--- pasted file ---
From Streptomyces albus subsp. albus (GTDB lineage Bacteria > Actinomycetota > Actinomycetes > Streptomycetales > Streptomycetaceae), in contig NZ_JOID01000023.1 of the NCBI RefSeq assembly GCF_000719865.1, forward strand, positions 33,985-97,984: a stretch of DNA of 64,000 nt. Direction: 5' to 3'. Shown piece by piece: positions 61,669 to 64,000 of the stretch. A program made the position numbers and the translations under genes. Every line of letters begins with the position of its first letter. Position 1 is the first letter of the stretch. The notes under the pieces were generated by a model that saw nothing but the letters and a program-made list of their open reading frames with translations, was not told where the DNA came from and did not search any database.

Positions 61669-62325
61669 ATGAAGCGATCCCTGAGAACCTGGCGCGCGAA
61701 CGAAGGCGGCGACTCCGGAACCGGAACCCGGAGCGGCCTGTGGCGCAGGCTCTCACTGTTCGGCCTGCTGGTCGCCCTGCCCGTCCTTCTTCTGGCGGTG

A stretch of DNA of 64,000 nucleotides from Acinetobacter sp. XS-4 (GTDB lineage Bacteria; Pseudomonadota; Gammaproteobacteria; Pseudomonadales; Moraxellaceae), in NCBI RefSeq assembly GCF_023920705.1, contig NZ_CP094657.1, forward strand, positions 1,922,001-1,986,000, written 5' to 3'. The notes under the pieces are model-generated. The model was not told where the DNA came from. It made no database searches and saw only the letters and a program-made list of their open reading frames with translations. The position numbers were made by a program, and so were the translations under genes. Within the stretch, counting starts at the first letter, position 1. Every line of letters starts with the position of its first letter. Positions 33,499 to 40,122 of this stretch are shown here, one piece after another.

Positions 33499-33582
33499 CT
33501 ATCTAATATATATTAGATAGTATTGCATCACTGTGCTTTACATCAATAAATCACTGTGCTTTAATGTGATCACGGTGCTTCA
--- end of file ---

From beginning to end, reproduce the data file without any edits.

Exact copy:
From Streptomyces albus subsp. albus (GTDB lineage Bacteria > Actinomycetota > Actinomycetes > Streptomycetales > Streptomycetaceae), in contig NZ_JOID01000023.1 of the NCBI RefSeq assembly GCF_000719865.1, forward strand, positions 33,985-97,984: a stretch of DNA of 64,000 nt. Direction: 5' to 3'. Shown piece by piece: positions 61,669 to 64,000 of the stretch. A program made the position numbers and the translations under genes. Every line of letters begins with the position of its first letter. Position 1 is the first letter of the stretch. The notes under the pieces were generated by a model that saw nothing but the letters and a program-made list of their open reading frames with translations, was not told where the DNA came from and did not search any database.

Positions 61669-62325
61669 ATGAAGCGATCCCTGAGAACCTGGCGCGCGAA
61701 CGAAGGCGGCGACTCCGGAACCGGAACCCGGAGCGGCCTGTGGCGCAGGCTCTCACTGTTCGGCCTGCTGGTCGCCCTGCCCGTCCTTCTTCTGGCGGTG

A stretch of DNA of 64,000 nucleotides from Acinetobacter sp. XS-4 (GTDB lineage Bacteria; Pseudomonadota; Gammaproteobacteria; Pseudomonadales; Moraxellaceae), in NCBI RefSeq assembly GCF_023920705.1, contig NZ_CP094657.1, forward strand, positions 1,922,001-1,986,000, written 5' to 3'. The notes under the pieces are model-generated. The model was not told where the DNA came from. It made no database searches and saw only the letters and a program-made list of their open reading frames with translations. The position numbers were made by a program, and so were the translations under genes. Within the stretch, counting starts at the first letter, position 1. Every line of letters starts with the position of its first letter. Positions 33,499 to 40,122 of this stretch are shown here, one piece after another.

Positions 33499-33582
33499 CT
33501 ATCTAATATATATTAGATAGTATTGCATCACTGTGCTTTACATCAATAAATCACTGTGCTTTAATGTGATCACGGTGCTTCA